“If you walk out of an abattoir holding a brain stem from a cow, you could go to prison,” explained Joe Priday, director at Elemental Digest. “It’s really strict.

“You can no longer feed dead stock to new stock, and only some of the waste can be rendered for stock cubes and the like. The rest is just burnt, which costs the abattoirs between £70-100 per head of cattle. But a tonne of bones and blood will make two tonnes of fertiliser,” which is worth about £800 at current market rates.

The company will turn over £5m in its first year, and already has its sights set on international markets. “Here in the UK, we kill 1.5 million cattle a year,” said Mr Priday. “In Brazil, they kill 62 million. It’s a massive opportunity.”

Recycled plastic’s fantastic

Anyone who has bought a salad or pint of milk from M&S or Sainsbury’s has purchased Closed Loop Recycling (CLR) packaging. “Half our material ends up in milk bottles and back on the shelves of the British retailers,” explained co-founder Chris Dow. “The balance will go to bottles and salad trays.”

Mr Dow and Rob Pascoe set up CLR in 2008. The company reprocesses 35,000 tonnes per year of mixed plastic bottle waste which would otherwise be sent to landfill, for exported for recycling at significant extra cost.

CLR turns over £2m every month, rising to £2.5m by the middle of 2014 as a result of a deluge of new business. The opportunities are vast, said Mr Dow: “Plastic is absolutely essential to big packaging users as it is a safe and secure way to deliver food products to their consumer base.

“Britain’s recycling rate has rocketed since 2005. We expect to be processing at least 50% more material.”


About bambooinnovator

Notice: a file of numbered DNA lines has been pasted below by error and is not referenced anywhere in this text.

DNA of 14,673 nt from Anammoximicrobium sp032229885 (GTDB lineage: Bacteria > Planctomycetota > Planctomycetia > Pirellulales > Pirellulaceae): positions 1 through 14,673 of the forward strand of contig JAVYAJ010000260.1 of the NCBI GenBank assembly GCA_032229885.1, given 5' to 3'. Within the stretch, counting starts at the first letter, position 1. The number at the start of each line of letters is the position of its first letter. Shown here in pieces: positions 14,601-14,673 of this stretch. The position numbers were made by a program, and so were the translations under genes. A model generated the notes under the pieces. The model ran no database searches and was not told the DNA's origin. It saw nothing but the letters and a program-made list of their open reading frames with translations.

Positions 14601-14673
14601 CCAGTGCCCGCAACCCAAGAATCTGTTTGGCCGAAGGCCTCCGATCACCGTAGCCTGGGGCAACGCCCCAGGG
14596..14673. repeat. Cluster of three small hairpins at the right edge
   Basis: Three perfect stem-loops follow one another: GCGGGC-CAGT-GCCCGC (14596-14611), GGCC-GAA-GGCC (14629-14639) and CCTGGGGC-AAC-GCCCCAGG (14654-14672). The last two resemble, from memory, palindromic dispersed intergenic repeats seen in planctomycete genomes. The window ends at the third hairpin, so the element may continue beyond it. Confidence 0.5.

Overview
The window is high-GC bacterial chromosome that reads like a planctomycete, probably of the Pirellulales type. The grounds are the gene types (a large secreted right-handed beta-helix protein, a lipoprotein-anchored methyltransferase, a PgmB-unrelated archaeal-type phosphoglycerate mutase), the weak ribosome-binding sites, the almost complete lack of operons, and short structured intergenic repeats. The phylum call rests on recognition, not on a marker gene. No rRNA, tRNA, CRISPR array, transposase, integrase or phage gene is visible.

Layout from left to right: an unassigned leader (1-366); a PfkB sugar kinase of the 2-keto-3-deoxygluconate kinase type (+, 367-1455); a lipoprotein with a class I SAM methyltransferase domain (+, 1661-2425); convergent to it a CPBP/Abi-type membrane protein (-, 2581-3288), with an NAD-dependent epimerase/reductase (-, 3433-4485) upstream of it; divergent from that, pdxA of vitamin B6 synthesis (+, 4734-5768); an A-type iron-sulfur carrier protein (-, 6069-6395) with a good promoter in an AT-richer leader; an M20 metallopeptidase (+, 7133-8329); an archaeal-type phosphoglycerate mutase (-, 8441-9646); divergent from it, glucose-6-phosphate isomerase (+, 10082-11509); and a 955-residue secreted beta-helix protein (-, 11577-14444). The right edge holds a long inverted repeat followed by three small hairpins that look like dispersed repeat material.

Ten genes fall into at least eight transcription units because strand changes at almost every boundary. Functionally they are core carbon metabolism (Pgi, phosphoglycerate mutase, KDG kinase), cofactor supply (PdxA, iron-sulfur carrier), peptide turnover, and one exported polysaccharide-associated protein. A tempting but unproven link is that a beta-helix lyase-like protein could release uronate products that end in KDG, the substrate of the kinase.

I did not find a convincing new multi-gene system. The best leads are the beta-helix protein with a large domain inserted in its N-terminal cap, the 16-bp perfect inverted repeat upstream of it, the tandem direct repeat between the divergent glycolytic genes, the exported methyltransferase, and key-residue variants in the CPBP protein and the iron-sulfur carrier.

Kee Koon Boon (“KB”) is the co-founder and director of HERO Investment Management which provides specialized fund management and investment advisory services to the ARCHEA Asia HERO Innovators Fund (, the only Asian SMID-cap tech-focused fund in the industry. KB is an internationally featured investor rooted in the principles of value investing for over a decade as a fund manager and analyst in the Asian capital markets who started his career at a boutique hedge fund in Singapore where he was with the firm since 2002 and was also part of the core investment committee in significantly outperforming the index in the 10-year-plus-old flagship Asian fund. He was also the portfolio manager for Asia-Pacific equities at Korea’s largest mutual fund company. Prior to setting up the H.E.R.O. Innovators Fund, KB was the Chief Investment Officer & CEO of a Singapore Registered Fund Management Company (RFMC) where he is responsible for listed Asian equity investments. KB had taught accounting at the Singapore Management University (SMU) as a faculty member and also pioneered the 15-week course on Accounting Fraud in Asia as an official module at SMU. KB remains grateful and honored to be invited by Singapore’s financial regulator Monetary Authority of Singapore (MAS) to present to their top management team about implementing a world’s first fact-based forward-looking fraud detection framework to bring about benefits for the capital markets in Singapore and for the public and investment community. KB also served the community in sharing his insights in writing articles about value investing and corporate governance in the media that include Business Times, Straits Times, Jakarta Post, Manual of Ideas, Investopedia, TedXWallStreet. He had also presented in top investment, banking and finance conferences in America, Italy, Sydney, Cape Town, HK, China. He has trained CEOs, entrepreneurs, CFOs, management executives in business strategy & business model innovation in Singapore, HK and China.